BEIJING (Reuters) - Narrow-minded, repressive attacks on Chinese university academics and social media activists discredit the country more than calls for more open government, an academic said, in the latest tussle between liberals and conservatives.
President Xi Jinping has tightened control over the media, political dissidents and the Internet and has urged more “ideological guidance” at universities.
In the latest criticism reflecting government views, an influential Communist Party journal accused prominent academics of discrediting the country by spreading “Western values”.
The journal Qiushi said some people had made discrediting China “fashionable” and they constantly stood in opposition to mainstream values “regardless of the actual facts”.
The journal called on universities to “resist the influence of hostile powers”. It singled out Peking University law professor He Weifang saying he “goes on and on about constitutional government” on social media.
Reached by telephone on Monday, He said he had no comment beyond a response posted on his microblog, in which he said the Qiushi article was “not only narrow-minded but also ignorant”.
“Can a few academics and a bunch of microblogs really discredit China?” he said in the posting.
“What really discredits China is just this kind of repressive speech and behavior.”
The journal in its Saturday essay, written by Xu Lan, a publicity official in Zhejiang province, also hurled barbs at painter Chen Danqing.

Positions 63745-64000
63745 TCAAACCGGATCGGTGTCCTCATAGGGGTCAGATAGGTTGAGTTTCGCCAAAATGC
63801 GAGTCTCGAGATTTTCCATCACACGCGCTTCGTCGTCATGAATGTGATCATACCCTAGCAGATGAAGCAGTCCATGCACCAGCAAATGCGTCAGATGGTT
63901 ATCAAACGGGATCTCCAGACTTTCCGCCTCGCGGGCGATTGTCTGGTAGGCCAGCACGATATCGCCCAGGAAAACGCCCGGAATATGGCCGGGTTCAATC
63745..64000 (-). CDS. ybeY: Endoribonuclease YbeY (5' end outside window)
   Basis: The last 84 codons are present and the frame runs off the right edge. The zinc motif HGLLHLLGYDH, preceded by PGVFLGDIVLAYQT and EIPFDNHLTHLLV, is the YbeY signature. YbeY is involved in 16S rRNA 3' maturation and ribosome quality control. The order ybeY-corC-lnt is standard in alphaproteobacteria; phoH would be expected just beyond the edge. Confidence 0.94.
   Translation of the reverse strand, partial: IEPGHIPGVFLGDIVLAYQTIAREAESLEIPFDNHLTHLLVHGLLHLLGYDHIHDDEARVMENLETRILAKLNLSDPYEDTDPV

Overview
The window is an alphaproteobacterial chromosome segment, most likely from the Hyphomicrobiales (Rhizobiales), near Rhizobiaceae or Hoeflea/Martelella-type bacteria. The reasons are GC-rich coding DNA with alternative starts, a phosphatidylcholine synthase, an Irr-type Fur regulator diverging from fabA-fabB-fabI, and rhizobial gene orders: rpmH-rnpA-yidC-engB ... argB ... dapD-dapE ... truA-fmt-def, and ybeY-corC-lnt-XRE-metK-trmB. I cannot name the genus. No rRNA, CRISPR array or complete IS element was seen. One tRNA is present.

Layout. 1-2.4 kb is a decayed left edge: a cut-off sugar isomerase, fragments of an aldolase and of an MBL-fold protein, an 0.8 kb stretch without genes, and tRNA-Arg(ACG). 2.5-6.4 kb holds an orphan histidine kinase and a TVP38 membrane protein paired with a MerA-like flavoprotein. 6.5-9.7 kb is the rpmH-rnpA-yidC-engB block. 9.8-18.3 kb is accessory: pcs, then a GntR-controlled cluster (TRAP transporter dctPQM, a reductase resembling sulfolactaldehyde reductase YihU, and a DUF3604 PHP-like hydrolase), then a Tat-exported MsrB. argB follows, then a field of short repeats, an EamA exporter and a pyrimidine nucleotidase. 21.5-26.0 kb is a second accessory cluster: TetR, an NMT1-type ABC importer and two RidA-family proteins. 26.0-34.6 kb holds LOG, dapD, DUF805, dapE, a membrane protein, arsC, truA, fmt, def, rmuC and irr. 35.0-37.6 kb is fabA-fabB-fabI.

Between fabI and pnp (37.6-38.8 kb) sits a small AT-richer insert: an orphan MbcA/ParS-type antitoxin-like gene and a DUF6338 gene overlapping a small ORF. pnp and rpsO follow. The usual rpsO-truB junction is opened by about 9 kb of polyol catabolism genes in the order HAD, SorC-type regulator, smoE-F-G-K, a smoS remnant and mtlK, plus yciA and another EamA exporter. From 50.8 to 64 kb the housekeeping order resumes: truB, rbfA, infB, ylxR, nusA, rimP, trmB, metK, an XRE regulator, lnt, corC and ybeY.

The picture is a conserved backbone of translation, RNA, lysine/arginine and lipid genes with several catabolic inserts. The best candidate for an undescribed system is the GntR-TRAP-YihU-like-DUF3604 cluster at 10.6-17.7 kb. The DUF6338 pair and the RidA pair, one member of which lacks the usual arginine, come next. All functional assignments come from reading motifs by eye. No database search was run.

Chen, who has lectured at Tsinghua University, “idealises” the United States in his writing, the journal said, inducing people to travel there.
Zhao Chu, a well-known political commentator, defended He and Chen in a blog post, saying their views were based on common sense and personal experience.
“Their opinions and speech couldn’t be more normal for any modern society, and if they are eager to take the trouble to speak, it means they embody the spirit of concern for public affairs,” Zhao wrote.
Chinese universities are tightly controlled by the government though students have at times pushed the limits, including during the 1989 Tiananmen Square pro-democracy protests that were suppressed by the army.Xi has espoused old school Maoism as he seeks to court powerful conservative elements in the party. Like many officials before him, Xi is steeped in the party’s long-held belief that loosening control too quickly, or even at all, could lead to chaos and the break-up of the country.
Reporting by Megha Rajagopalan; Editing by Robert Birsel